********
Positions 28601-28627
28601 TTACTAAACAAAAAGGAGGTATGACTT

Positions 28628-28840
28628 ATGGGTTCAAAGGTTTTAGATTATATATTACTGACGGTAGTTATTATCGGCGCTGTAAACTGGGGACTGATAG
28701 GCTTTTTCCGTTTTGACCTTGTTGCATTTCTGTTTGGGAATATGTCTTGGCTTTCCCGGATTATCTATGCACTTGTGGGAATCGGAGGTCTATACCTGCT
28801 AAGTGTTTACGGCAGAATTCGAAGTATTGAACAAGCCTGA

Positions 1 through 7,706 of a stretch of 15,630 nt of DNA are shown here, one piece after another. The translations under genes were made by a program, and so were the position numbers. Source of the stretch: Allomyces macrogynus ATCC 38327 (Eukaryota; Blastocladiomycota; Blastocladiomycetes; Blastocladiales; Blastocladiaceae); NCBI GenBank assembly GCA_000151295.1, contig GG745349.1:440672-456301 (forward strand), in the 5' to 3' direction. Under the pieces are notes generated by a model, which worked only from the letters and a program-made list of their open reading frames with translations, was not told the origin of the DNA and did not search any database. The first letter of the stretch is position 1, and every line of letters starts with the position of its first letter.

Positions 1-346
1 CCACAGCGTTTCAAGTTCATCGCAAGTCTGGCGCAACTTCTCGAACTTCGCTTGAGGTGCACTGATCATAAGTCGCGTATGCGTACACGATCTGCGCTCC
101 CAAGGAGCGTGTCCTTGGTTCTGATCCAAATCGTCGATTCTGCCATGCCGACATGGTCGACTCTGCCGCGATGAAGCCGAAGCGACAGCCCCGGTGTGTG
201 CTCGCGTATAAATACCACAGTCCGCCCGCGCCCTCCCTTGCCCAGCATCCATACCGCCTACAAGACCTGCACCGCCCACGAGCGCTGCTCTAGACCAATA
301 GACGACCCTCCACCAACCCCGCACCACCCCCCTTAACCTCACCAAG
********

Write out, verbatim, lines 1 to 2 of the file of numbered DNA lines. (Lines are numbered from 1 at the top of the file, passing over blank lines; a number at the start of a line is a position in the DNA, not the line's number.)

Positions 28601-28627
28601 TTACTAAACAAAAAGGAGGTATGACTT